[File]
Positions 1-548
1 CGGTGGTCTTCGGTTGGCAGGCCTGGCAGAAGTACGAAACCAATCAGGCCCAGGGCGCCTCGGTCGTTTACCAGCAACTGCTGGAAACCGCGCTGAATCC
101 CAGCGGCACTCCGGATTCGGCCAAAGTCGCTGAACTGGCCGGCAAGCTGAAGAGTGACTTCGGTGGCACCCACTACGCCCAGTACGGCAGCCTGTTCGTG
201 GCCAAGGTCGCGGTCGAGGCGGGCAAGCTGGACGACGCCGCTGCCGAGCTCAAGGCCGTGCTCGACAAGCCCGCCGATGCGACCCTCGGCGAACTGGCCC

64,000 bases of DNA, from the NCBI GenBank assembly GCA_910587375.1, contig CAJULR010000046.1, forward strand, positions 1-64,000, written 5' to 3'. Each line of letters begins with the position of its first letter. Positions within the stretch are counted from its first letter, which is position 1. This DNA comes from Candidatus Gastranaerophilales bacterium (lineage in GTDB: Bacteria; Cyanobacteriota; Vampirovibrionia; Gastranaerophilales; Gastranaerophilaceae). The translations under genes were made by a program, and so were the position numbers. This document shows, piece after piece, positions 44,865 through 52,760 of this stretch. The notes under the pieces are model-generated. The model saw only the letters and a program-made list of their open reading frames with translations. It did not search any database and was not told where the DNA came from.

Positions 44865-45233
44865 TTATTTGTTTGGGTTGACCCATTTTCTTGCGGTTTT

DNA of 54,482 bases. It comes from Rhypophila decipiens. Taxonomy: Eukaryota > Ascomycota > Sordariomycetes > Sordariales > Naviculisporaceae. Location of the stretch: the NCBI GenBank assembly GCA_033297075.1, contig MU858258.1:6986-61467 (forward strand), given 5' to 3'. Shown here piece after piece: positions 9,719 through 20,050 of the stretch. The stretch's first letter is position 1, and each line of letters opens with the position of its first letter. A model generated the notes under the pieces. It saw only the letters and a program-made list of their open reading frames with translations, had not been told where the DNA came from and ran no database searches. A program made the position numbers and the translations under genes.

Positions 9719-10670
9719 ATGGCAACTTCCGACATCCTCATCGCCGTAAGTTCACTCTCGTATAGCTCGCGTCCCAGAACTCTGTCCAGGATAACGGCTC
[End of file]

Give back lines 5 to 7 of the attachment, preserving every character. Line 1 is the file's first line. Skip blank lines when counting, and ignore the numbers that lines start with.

64,000 bases of DNA, from the NCBI GenBank assembly GCA_910587375.1, contig CAJULR010000046.1, forward strand, positions 1-64,000, written 5' to 3'. Each line of letters begins with the position of its first letter. Positions within the stretch are counted from its first letter, which is position 1. This DNA comes from Candidatus Gastranaerophilales bacterium (lineage in GTDB: Bacteria; Cyanobacteriota; Vampirovibrionia; Gastranaerophilales; Gastranaerophilaceae). The translations under genes were made by a program, and so were the position numbers. This document shows, piece after piece, positions 44,865 through 52,760 of this stretch. The notes under the pieces are model-generated. The model saw only the letters and a program-made list of their open reading frames with translations. It did not search any database and was not told where the DNA came from.

Positions 44865-45233
44865 TTATTTGTTTGGGTTGACCCATTTTCTTGCGGTTTT